Navigation Links
Fungus genome yielding answers to protect grains, people and animals
Date:10/5/2007

WEST LAFAYETTE, Ind. - Why a pathogen is a pathogen may be answered as scientists study the recently mapped genetic makeup of a fungus that spawns the worst cereal grains disease known and also can produce toxins potentially fatal to people and livestock.

The fungus, which is especially destructive to wheat and barley, has resulted in an estimated $10 billion in damage to U.S. crops over the past 10 years. The scientists who sequenced the fungus' genes said that the genome will help them discover what makes this particular pathogen so harmful, what triggers the process that spreads the fungus and why various fungi attack specific plants.

These investigations also may lead to producing plants that are completely resistant to the fungus Fusarium graminearum, something that hasn't been possible previously, said Jin-Rong Xu, a Purdue University molecular biologist. He is pinpointing which genes enable the fungus to cause the disease Fusarium head blight, or scab.

In a recent issue of the journal Science, Xu and an international scientific team reported that certain chromosomal regions in Fusarium graminearum appear to dictate plant and fungus molecular interactions that allow the fungus to contaminate crops and cause disease.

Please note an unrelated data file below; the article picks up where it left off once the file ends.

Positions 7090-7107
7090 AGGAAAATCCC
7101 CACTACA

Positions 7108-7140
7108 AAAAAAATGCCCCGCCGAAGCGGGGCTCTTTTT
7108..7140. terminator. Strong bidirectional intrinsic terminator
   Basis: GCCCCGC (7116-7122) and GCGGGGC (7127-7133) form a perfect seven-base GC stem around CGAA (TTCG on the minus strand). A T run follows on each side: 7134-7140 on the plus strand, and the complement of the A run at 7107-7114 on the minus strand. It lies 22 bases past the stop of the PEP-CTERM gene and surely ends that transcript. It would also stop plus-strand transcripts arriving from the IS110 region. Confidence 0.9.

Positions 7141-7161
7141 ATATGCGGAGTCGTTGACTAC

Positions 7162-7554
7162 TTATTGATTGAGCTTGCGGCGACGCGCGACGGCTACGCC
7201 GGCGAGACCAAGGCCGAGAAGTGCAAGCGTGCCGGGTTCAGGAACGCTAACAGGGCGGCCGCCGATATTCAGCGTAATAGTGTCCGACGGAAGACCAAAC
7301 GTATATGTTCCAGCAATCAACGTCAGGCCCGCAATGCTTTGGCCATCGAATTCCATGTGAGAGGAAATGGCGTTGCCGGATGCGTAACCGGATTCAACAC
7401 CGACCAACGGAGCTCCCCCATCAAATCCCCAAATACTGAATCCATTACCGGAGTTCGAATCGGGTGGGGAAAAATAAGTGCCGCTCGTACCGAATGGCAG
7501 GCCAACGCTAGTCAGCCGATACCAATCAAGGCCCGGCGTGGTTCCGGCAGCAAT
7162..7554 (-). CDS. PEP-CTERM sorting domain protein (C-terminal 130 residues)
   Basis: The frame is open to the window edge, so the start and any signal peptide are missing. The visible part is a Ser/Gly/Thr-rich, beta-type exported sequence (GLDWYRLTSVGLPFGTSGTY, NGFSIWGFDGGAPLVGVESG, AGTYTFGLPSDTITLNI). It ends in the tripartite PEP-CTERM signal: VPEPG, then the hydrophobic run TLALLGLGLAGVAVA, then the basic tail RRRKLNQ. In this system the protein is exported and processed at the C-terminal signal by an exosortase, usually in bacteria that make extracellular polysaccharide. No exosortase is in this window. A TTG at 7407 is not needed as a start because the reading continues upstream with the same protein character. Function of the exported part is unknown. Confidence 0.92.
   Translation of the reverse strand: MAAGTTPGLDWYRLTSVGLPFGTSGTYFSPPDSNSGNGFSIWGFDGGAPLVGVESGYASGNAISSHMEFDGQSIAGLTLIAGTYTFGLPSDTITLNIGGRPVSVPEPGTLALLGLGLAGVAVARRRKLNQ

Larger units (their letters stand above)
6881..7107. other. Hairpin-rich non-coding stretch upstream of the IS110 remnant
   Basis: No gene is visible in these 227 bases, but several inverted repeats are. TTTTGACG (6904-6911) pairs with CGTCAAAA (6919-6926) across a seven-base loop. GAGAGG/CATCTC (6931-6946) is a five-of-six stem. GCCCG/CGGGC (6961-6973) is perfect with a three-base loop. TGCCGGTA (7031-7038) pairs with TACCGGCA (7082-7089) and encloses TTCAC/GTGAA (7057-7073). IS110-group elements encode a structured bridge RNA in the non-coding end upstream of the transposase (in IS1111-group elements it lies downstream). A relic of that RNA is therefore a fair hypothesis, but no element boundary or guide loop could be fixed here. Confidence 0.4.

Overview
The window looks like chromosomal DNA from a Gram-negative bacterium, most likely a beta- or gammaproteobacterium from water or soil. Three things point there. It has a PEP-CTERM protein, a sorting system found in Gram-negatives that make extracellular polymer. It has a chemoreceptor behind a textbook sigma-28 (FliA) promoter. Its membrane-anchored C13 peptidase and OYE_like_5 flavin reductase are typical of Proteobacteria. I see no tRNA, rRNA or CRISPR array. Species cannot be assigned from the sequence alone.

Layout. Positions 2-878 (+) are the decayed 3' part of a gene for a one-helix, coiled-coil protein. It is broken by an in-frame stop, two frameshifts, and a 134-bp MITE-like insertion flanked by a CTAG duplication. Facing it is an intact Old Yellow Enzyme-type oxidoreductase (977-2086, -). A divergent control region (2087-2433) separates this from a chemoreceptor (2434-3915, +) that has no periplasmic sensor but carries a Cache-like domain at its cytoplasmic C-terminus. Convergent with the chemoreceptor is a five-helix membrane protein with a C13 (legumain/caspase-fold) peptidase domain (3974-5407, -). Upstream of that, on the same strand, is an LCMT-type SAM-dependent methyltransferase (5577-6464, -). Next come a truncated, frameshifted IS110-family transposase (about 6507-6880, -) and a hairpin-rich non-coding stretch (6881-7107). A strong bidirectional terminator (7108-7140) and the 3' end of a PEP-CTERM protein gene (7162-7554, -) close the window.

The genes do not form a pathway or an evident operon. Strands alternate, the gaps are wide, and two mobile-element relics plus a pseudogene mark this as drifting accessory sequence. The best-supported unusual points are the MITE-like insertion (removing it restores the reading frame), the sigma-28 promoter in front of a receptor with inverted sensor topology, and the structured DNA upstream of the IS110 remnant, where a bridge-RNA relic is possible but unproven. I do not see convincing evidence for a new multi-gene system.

The researchers located all of the genes on the fungus' chromosomes and then determined the genes' chemical makeup, or sequence.

"The Fusarium graminearum genome was easy to assemble because, unlike other fungal genomes, there aren't too many repetitive DNA sequences," Xu said. "It seems that this Fusarium can efficiently detect and remove duplicated sequences or transposable elements, which kept the genome clean and well-organized."

This basic information on the Fusarium graminearum genome will aid in further research and also provide information on other fungi and their interaction with plants, he said.

"Because we now have the genome sequence and a microarray containing the whole genome, it will help us determine what genes allow this fungus to behave as it does," Xu said. "It also will make it easier to identify and determine the function of similar genes in other pathogens and their plant interactions."